At Burning Man, the #1 most valuable resource is shade.
Remember, Burning Man takes place…
- In August
- In the Nevada desert
- In the middle of a dry lake bed
- With temperatures approaching (and exceeding) ~100º F
It gets hot. Shade is life.
In 2017, my humble crew went to Burning Man. We brought enough shade stuff to fill a U-Haul, cover ~10,000 square feet, and keep half of the ~65 humans in the camp safe and cool.
When it was time to leave Burning Man, we faced the difficult task of disassembling all of the camp’s shade structures (~20,000+ square feet):
- In 100º heat
- With an exhausted team
- After 14 days in the desert
- While dismantling the rest of the camp
- The day before we departed from Burning Man
Not ideal, but we were up for the challenge.
A camp buddy — Buddy — had an idea about how to approach this challenge. It was the first time they’d disassembled something like this, but they were feeling confident in their approach.
Buddy grabbed ~8 people from around the camp, formed a team, and started by taking down an auxiliary 10′ x 50′ shade structure.
I won’t throw shade at Buddy or his approach, but… it didn’t work out so well. Two hours passed without any progress.
I asked if I could help. Buddy said yes, and I approached the problem like a consultant by asking three questions:
- What’s the outcome we’re aiming to achieve?
- What don’t we know? How’s that hindering us?
- Who has experience with this/has done it before and can share some insight?
The answers came back as:
- Take down the shade structures (with minimal/no injuries) before the sunset
- We don’t have a process to follow, which means this is taking a lot longer than we needed.
- The Camp Founder — standing 150′ away — has done this 10+ times. They might have some wisdom to share.
So, I wandered over to The Camp Founder, struck up a conversation, and asked for his perspective on how to approach dismantling the shade structures.
I won’t bore you with the logistical details, but suffice it to say he had an easy, quick solution, and with a team of just three people, we were able to dismantle all of the camp’s shade structures in record time.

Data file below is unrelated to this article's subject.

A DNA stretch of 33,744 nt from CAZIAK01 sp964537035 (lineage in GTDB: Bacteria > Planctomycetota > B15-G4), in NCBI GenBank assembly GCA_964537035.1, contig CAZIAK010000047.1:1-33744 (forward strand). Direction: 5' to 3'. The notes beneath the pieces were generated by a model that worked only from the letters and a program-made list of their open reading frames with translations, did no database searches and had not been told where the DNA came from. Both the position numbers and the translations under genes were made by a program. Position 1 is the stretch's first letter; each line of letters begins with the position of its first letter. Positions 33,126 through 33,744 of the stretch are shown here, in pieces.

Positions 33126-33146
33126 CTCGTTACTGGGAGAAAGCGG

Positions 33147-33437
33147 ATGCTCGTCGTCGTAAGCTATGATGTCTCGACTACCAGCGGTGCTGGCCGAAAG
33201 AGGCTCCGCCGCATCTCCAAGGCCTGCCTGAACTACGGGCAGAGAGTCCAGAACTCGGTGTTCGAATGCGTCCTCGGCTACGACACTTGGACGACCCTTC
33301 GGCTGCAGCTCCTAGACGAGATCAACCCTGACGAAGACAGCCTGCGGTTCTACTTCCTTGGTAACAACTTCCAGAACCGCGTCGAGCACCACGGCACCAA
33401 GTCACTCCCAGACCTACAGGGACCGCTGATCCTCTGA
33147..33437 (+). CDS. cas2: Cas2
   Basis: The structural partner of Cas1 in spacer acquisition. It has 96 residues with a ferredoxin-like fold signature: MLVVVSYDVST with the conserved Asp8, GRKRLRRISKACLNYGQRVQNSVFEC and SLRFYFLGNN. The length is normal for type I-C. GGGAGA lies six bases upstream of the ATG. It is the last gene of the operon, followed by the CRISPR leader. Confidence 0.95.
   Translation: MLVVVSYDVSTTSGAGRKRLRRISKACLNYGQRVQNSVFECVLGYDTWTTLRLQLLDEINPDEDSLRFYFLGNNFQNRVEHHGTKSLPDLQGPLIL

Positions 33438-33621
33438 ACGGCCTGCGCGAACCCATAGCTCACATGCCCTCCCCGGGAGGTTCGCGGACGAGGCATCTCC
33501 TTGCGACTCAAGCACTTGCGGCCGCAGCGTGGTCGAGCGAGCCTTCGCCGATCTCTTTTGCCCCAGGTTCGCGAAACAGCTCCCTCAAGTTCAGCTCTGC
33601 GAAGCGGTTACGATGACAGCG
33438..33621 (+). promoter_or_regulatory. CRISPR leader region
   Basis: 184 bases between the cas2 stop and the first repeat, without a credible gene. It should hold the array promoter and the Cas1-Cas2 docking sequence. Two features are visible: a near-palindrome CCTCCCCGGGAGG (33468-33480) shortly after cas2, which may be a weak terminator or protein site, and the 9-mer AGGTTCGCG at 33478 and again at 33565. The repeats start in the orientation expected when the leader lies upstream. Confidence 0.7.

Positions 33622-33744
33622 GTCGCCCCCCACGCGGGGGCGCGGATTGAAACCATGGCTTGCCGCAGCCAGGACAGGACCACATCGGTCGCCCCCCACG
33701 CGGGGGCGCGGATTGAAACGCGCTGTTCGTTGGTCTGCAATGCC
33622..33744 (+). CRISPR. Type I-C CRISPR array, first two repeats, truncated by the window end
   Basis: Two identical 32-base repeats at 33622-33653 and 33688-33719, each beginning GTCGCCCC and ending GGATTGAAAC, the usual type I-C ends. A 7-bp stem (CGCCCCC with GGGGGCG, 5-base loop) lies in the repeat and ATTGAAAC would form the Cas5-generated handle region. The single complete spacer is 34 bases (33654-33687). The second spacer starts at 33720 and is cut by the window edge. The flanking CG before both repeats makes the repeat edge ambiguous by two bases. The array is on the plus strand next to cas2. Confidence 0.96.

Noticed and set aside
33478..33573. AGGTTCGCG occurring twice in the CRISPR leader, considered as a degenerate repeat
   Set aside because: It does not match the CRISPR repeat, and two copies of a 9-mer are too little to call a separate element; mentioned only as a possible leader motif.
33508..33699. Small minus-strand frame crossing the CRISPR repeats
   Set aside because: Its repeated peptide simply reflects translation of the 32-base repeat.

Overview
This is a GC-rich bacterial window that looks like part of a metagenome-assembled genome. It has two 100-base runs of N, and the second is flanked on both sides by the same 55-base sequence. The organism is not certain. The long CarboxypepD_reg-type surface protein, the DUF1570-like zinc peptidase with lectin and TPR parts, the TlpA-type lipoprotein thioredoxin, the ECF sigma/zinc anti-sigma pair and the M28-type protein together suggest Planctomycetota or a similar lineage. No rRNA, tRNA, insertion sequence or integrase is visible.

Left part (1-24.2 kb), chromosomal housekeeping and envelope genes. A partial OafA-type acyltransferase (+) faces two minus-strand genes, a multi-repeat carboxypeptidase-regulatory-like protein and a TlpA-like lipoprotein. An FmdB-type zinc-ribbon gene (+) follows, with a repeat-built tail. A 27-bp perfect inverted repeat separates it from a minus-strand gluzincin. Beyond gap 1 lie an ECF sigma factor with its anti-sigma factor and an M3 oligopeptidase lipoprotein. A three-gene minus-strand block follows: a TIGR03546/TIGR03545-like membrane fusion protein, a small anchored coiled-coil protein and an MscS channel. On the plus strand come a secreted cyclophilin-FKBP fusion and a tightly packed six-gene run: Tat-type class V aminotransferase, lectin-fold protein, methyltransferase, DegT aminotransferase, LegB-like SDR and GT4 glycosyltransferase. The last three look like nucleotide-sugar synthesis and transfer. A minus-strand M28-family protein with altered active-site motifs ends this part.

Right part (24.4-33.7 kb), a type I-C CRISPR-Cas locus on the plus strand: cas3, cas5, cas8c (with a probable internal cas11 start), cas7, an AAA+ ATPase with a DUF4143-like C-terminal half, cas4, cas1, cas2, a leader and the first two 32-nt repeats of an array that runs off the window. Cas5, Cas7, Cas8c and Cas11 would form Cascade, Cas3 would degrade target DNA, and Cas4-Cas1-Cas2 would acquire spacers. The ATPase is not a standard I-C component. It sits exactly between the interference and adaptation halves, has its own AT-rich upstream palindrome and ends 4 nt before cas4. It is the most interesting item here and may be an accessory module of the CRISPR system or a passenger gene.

When you’re working on a project and the outcome you’re aiming for is attached to an expensive problem, you want to make sure you know what you need to succeed.
The best way to do that is by asking a lot of questions.
Three of my favorite questions to ask a client during a project kickoff or roadmap ([https://kaidavis.com/roadmapping/])?
- What’s the problem? What outcome are we aiming for?
- How will we know if we’ve succeeded?
- What don’t we know? How’s that hindering us?
Those three questions can help you understand where you (or your client) have blindspots or are missing information. Then, you can go out, ask questions, and find the information, answers, or processes you need.
If you want to get better at asking your clients questions — the right questions, essential questions, questions that get at the heart of the problem they’re facing — then you want to investigate roadmapping.
Roadmapping (aka paid discovery projects) gives you a structured, focused discovery period at your project’s start.
You can use this time to investigate the problem you/your client are facing with input from your client and then define the right path forward.
Included with Quick Start Roadmapping ([https://kaidavis.com/roadmapping/]) is a pair of resources that will significantly help you level up the questions you’re asking your clients and how you’re asking these questions:
A Roadmapping Questionnaire Template
You can send this questionnaire to your client at the start of the engagement for them to fill out and return ahead of your kickoff meeting.
That way, by the time you have your first meeting, you’ll already have a firm idea of where you need more information.
A swipe file of questions
You can use these to customize the questions included in the questionnaire template .
I start every project by sending my client a questionnaire template. It’s the only way to ensure I know what I need to succeed. https://kaidavis.com/roadmapping/.
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